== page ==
Postnatal depression is a common and important disorder with negative implications for the mother, the infant and the wider family. Women who are not depressed, but at high risk of postnatal depression, such as those with a previous history of a postpartum mood disorder, may wish to consider antidepressant prevention during pregnancy or early postpartum. This review addresses the effectiveness of such treatment. Only two small trials met the criteria for inclusion. Both trials used medication immediately postpartum. The drugs were nortriptyline, a tricylic antidepressant (TCA) and sertraline, a selective serotonin reuptake inhibitor (SSRI). Both drugs were compared only to placebo. Nortripyline was not shown to have any benefit over placebo; there was some evidence that sertraline was effective both in reducing the incidence of recurrent postpartum depression and in increasing the time to recurrence. However, both trials involved only very small numbers of women and did not use intention to treat analyses. There is, therefore, no clear evidence for the use of these antidepressants in the prevention of postnatal depression.
It is not possible to draw any clear conclusions about the effectiveness of antidepressants given immediately postpartum in preventing postnatal depression and, therefore, cannot be recommended for prophylaxis of postnatal depression, due to the lack of clear evidence. Larger trials are needed which also include comparisons of antidepressant drugs with other prophylactic treatments to reflect clinical practice, and examine adverse effects for the foetus and infant, as well as assess women's attitudes to the use of antidepressants at this time.
Postnatal depression is a common and important complication of childbearing. Untreated depression can lead to potentially negative effects on the foetus and infant, in addition to serious morbidity for the mother. The use of antidepressants during pregnancy for prevention of postnatal depression is unclear, due to the possibility of adverse effects on the mother and developing foetus, and the difficulty of reliably identifying the women who would go on to develop postnatal depression.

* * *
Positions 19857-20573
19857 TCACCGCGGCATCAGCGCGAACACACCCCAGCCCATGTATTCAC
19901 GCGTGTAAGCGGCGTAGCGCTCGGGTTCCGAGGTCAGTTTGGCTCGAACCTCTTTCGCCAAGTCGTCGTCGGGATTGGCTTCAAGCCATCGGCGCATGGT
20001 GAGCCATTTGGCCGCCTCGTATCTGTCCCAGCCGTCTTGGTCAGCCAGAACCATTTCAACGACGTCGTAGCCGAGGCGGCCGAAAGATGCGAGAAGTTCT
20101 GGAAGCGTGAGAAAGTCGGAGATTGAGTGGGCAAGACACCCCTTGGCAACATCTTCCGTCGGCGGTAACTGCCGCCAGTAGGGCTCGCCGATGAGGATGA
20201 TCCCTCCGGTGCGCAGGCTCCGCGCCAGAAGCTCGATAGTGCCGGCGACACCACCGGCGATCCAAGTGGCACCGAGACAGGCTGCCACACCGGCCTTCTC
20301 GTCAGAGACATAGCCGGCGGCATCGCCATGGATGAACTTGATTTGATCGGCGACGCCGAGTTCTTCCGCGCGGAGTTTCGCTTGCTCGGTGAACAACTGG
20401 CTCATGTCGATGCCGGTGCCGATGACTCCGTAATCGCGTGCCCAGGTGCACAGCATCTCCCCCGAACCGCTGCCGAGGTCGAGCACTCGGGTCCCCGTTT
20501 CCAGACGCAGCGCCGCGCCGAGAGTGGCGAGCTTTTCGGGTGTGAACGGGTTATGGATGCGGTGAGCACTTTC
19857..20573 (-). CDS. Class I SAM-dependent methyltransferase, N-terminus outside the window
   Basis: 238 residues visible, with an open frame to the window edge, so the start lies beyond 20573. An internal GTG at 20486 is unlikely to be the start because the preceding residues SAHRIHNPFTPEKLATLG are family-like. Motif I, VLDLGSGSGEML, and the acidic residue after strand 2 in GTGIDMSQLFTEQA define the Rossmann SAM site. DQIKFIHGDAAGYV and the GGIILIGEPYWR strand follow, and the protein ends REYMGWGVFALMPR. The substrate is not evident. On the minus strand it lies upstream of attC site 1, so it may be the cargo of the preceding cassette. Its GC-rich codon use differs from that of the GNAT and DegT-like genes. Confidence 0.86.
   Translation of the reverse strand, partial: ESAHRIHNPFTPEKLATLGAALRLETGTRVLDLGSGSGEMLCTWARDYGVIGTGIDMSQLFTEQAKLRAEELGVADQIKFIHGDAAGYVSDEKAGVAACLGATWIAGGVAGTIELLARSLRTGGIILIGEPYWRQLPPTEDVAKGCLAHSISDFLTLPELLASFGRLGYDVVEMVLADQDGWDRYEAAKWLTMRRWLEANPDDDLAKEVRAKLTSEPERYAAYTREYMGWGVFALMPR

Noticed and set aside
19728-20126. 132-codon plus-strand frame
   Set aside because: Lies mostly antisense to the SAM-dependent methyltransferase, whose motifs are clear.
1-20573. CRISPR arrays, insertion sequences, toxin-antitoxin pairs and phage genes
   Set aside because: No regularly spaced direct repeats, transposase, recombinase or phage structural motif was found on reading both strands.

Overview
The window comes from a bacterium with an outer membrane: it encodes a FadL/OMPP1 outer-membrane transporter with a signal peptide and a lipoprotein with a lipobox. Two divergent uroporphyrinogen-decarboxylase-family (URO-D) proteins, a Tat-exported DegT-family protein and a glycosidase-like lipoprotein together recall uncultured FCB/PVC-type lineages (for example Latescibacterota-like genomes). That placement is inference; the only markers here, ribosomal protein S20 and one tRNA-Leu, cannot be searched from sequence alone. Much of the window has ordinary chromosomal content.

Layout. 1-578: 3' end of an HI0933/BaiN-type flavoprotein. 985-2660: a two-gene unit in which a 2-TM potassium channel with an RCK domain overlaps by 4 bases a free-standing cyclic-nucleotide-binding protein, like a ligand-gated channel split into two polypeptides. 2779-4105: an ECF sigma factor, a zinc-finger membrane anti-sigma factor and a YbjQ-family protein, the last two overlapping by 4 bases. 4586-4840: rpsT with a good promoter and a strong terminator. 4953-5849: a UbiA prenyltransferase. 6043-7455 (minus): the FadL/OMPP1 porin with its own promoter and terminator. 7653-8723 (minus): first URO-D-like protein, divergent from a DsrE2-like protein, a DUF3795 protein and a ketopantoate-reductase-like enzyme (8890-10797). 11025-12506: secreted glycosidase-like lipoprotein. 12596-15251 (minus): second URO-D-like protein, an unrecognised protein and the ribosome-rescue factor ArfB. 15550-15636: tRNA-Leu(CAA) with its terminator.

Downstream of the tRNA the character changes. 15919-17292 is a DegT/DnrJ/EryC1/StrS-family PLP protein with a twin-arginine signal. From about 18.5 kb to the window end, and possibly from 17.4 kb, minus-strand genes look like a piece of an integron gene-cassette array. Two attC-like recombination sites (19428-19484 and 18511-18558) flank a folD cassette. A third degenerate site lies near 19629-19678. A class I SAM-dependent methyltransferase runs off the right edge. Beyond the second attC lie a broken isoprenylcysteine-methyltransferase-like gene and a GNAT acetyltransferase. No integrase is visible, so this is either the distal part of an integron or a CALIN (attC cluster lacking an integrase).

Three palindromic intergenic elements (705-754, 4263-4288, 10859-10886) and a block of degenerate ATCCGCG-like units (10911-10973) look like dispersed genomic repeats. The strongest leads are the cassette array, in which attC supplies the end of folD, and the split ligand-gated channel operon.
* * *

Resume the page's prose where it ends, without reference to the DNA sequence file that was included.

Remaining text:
To evaluate the effectiveness of different antidepressant drugs in addition to standard clinical care in the prevention of postnatal depression.
To compare the effectiveness of different antidepressant drugs and with any other form of intervention for postnatal depression i.e. hormonal, psychological or social support.
To assess any adverse effects of antidepressant drugs in either the mother or the foetus/infant.
CCDANCTR-Studies and CCDANCTR-References were searched on 11-6-2007.
Randomised studies of antidepressants alone or in combination with another treatment, compared with placebo or a psychosocial intervention in non-depressed pregnant women or women who had given birth in the previous six weeks (i.e. women at risk of postnatal depression)
Data were extracted independently from the trial reports by the authors. Missing information was requested from investigators wherever possible. Data were sought to allow an "intention to treat" analysis.
Two trials involving a total of 73 participants fulfilled the inclusion criteria for this review. Both looked at women with a past history of postpartum depression. Nortriptyline (n=26) did not show any benefit over placebo (n=25). Sertraline (n=14) reduced the recurrence of postnatal depression and the time to recurrence when compared with placebo (n=8). Intention-to-treat analyses were not carried out in either trial.